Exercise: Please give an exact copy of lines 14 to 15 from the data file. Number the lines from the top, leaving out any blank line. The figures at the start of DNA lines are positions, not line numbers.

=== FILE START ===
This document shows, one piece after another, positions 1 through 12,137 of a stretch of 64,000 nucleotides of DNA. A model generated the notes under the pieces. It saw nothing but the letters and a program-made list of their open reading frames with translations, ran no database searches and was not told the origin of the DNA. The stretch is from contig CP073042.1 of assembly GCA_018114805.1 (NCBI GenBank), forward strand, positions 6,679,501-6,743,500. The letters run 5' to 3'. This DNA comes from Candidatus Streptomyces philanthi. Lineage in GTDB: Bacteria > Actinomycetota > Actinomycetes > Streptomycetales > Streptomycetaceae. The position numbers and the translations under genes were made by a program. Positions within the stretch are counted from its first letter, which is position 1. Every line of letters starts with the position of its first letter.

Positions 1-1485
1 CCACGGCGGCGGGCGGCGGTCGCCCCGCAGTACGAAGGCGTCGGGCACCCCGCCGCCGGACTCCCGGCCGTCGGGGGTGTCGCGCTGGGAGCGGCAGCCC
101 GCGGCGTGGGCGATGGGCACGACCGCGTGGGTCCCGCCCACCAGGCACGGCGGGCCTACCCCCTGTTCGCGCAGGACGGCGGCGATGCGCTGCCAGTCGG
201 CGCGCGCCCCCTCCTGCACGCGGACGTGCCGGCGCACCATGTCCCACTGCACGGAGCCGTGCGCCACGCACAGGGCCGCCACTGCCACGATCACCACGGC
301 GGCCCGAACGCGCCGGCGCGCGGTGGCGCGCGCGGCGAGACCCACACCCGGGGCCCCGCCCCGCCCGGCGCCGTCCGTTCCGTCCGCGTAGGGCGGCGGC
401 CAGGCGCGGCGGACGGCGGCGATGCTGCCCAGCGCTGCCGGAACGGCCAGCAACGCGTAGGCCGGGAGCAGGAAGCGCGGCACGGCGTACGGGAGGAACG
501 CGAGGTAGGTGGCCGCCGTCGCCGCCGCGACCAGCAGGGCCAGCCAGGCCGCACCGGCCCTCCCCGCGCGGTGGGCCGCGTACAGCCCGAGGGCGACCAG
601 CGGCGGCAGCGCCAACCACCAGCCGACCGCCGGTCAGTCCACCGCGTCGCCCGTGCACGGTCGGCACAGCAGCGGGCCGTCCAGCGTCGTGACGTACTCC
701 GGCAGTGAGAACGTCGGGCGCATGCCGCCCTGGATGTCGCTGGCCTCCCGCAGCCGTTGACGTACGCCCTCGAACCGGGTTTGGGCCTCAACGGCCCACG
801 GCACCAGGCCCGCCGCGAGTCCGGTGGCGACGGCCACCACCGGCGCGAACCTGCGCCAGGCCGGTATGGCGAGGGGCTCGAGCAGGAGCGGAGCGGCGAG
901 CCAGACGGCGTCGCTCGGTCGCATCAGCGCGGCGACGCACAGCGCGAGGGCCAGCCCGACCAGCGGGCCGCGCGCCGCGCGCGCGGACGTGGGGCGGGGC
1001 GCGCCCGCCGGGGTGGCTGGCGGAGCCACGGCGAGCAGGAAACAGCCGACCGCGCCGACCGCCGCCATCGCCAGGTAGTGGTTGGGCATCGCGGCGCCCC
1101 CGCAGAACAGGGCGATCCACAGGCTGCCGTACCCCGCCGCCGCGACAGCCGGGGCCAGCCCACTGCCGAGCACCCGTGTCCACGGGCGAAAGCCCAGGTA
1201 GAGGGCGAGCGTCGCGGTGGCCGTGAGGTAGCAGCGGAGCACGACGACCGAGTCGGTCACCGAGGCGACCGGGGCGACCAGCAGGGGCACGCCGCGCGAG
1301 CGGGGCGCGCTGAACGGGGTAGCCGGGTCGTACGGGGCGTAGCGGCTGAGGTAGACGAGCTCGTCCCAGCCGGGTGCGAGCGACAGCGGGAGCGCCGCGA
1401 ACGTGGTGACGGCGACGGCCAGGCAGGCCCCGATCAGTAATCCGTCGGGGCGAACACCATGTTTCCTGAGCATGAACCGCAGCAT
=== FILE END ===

1101 CGCAGAACAGGGCGATCCACAGGCTGCCGTACCCCGCCGCCGCGACAGCCGGGGCCAGCCCACTGCCGAGCACCCGTGTCCACGGGCGAAAGCCCAGGTA
1201 GAGGGCGAGCGTCGCGGTGGCCGTGAGGTAGCAGCGGAGCACGACGACCGAGTCGGTCACCGAGGCGACCGGGGCGACCAGCAGGGGCACGCCGCGCGAG